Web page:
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Despite a large drop in support, the CDU has won the Hesse state regional poll, giving the chancellor some welcome breathing room. But the weakness of the political center in Germany remains glaringly obvious.
There were a couple of points of solace for Angela Merkel's conservative Christian Democratic Union (CDU) as preliminary results were announced for Sunday's regional election.
The CDU's tally of 27 percent may have been down some 11 points compared with the last Hesse vote in 2013, but it was slightly better than pre-election polls had predicted and gives incumbent state premier and Merkel ally Volker Bouffier a mandate to form the next government.
The Social Democrats (SPD) suffered a similar drop, claiming 19.8 percent of the vote — the party's worst result in Hesse since 1946. That didn't have anyone in red dancing for joy, but it's probably just respectable enough to counter demands from the SPD's left wing that the party quit its grand coalition with conservatives at the national level. That, too, should be welcome news for Merkel.
A good day for the Greens
The big winners on the day, compared with five years ago, were the Greens, who rose more than eight points to take 19.8 percent of the vote. This result is good enough to ensure a continuation of the current Bouffier-led, conservative-Green coalition in Hesse, though only just.
"It's painful for the CDU that we lost so many votes," CDU General Secretary Annegret Kramp-Karrenbauer told supporters in Berlin. "But it's good that Volker Bouffier headed off a left-wing government and will get the chance to continue his work with the Greens in the regional government."
Meanwhile, the far-right populist Alternative for Germany (AfD) can now celebrate being represented in all of Germany's 16 regional parliaments. On the other hand, their fourth-place 13.1 percent share of the vote suggests that the party's appeal may have hit a momentary ceiling in western Germany.
The Left Party got 6.3 percent of the vote while the center-right Free Democrats (FDP) received 7.5 percent, both of which were improvements over 2013 and continue the trend of Germany's smaller parties gaining at the expense of the country's traditional political powers.
Fingers pointed at Berlin
Both the CDU and the SPD are interpreting their losses as a sign of popular dissatisfaction with the national government, and rightly so. In one survey, half of respondents said that they had used their vote to send a message to Berlin.
Both partners were keen to blame conflicts within the government over migrant policy, implicitly pointing the finger at Interior Minister Horst Seehofer, the head of the CDU's Bavarian sister party, the CSU. The suggested message was that if the quarrels stop, a recovery will follow.
"We knew that this was a special sort of election, one that was overshadowed by the national coalition," Bouffier told supporters. "The message for the government is that people want less fighting and more solutions."
The mood among Social Democrats was far more downbeat, and their chairwoman, Andrea Nahles, also called for the government to change the way it worked. Nahles said that national politics had "contributed a lot" to the SPD's poor showing in Hesse. While acknowledging that the SPD would "have to change," she demanded change from conservatives as well, saying that she and SPD General Secretary Lars Klingbeil would present a "road map" to that end Monday.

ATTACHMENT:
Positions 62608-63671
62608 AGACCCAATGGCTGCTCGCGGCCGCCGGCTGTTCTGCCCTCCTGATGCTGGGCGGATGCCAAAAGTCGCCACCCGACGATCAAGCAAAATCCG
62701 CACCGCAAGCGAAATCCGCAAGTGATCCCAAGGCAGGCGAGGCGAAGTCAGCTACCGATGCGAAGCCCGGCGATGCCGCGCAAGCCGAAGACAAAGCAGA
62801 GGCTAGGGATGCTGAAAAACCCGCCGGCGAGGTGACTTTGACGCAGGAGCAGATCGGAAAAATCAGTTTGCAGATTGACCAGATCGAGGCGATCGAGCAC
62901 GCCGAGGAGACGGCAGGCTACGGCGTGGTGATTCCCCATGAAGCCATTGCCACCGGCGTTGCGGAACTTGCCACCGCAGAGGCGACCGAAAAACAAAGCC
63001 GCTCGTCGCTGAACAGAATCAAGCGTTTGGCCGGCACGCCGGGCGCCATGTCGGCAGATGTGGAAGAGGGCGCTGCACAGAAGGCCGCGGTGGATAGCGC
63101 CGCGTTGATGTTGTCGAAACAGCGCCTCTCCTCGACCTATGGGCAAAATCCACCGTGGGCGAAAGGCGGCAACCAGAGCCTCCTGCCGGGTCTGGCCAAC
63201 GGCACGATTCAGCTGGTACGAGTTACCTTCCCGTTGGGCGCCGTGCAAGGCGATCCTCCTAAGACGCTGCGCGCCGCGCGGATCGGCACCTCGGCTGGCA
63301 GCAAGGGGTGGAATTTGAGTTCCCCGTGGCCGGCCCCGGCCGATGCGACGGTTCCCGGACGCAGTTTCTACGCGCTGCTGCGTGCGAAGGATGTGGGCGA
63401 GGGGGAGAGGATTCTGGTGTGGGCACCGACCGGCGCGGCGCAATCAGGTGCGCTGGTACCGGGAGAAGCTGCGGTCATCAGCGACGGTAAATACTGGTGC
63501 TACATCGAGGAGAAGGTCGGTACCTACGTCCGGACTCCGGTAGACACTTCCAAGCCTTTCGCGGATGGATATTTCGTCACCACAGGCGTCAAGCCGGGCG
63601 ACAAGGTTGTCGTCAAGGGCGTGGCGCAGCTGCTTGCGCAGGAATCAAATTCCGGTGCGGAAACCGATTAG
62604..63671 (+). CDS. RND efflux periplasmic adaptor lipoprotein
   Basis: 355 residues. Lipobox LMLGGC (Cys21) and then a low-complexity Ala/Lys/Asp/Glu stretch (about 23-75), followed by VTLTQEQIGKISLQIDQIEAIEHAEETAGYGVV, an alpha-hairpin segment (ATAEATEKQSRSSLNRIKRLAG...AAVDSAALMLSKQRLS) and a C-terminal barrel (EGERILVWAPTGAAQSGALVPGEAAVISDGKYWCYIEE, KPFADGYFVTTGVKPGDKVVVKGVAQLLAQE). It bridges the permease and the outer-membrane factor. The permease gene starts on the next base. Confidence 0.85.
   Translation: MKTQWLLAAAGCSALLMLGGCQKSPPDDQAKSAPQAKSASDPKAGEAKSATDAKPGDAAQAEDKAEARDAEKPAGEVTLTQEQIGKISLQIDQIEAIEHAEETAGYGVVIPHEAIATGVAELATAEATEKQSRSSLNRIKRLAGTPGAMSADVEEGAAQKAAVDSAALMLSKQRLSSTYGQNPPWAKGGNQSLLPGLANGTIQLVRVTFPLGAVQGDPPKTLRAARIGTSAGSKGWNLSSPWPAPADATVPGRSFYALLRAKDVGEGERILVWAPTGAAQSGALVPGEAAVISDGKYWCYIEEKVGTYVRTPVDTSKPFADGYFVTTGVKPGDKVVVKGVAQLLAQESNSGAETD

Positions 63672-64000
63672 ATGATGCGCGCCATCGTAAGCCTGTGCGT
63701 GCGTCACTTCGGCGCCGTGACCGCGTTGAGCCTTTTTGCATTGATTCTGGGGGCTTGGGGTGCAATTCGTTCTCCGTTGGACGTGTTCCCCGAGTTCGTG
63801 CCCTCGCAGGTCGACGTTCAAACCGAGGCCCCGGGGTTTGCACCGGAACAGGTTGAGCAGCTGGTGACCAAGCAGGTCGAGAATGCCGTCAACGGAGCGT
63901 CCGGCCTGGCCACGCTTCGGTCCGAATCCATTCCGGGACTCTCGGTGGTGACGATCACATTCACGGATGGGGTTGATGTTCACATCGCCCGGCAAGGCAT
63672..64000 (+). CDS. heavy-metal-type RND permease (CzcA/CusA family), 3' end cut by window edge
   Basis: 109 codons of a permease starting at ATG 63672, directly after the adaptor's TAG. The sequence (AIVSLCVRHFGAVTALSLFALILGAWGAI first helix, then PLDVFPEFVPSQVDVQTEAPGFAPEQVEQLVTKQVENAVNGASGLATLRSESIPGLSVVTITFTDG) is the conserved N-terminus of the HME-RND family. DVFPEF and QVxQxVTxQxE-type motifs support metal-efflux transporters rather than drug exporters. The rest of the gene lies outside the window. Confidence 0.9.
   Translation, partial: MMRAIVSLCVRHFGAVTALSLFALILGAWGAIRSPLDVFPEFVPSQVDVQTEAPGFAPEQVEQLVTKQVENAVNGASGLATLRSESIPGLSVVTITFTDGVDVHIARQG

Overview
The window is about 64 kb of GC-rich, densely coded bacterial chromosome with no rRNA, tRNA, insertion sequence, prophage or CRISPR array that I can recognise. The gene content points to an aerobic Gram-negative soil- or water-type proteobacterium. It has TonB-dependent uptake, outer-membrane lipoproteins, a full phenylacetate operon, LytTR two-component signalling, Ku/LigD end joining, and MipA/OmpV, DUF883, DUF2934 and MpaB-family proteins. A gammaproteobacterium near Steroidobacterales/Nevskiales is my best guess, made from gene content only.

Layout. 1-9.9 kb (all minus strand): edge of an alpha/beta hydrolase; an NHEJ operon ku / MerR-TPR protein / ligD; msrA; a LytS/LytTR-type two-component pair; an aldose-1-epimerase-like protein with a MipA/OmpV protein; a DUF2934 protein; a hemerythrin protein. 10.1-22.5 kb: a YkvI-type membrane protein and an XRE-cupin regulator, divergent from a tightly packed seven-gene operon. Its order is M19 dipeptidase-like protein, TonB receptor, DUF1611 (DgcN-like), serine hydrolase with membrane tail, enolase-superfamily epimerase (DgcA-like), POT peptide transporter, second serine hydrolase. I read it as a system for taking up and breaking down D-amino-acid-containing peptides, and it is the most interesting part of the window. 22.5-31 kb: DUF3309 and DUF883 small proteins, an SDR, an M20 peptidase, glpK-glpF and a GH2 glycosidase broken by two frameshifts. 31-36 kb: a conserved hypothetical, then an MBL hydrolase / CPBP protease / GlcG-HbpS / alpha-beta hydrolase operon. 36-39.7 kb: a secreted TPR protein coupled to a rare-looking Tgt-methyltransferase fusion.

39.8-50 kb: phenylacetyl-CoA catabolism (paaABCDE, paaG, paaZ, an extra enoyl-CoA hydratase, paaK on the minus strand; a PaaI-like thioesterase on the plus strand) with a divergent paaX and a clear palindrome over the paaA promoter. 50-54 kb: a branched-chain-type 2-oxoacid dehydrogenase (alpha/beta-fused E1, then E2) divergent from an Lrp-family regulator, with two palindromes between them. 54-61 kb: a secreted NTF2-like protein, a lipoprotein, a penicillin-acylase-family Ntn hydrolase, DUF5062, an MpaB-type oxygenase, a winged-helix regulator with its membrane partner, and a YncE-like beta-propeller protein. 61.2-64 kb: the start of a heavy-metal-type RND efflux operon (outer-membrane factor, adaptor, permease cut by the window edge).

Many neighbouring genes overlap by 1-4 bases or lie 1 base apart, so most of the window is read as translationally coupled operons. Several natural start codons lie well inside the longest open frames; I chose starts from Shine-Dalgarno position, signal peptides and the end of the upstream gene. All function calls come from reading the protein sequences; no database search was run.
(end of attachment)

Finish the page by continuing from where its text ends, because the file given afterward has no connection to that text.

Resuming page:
But there were no immediate signs that Social Democratic leaders were seriously considering pulling out of the government.
Green lead candidate Tarek Al-Wazir explicitly ran as an alternative to the grand coalition or GroKo
A new number two in German politics?
Green Party co-leader Robert Habeck said on Sunday evening that he didn't believe the Hesse results would doom the national coalition. But that did nothing to dampen the environmentalists' mood as they celebrated their best ever showing in the western German state.
"Hesse has never been this green," Baerbock told German television.
The Greens also recorded historic highs in Bavaria two weeks ago but are unlikely to receive a share of power there. In Hesse, however, things are different. While Bouffier could perhaps try to form a coalition involving the SPD, there's little appetite for that constellation, and the incumbent is expected to team up with the Greens again — perhaps with the help of the FDP.
The SPD and Greens were neck and neck at second place, and 24 percent of respondents in an opinion survey said that of all the parties, the Greens offered the best solutions for the future. The environmentalists are threatening to replace the SPD, Germany's oldest party, as the main political force on the left.
Getting through the year
No matter how you slice it, 2018 has been a difficult year for the grand coalition, German conservatives and Angela Merkel. The goal now will be to get through the year without any further crises. But no one is out of the woods yet.
Both conservatives and Social Democrats are facing party executive and other committee meetings at which their respective leaderships will certainly get an earful about poor electoral results and dismal poll numbers.
Merkel also has to deal with a full party conference from December 6 to 8, ahead of which she must decide whether to run for another term as party chairwoman. In making up her mind, she may ponder the history of her predecessor as chancellor, the Social Democrat Gerhard Schröder.
Schröder gave up the chairmanship of the SPD in 2004 in a gambit to save his chancellorship. The following year, he was voted out of power – after calling an early election and narrowly losing to Merkel.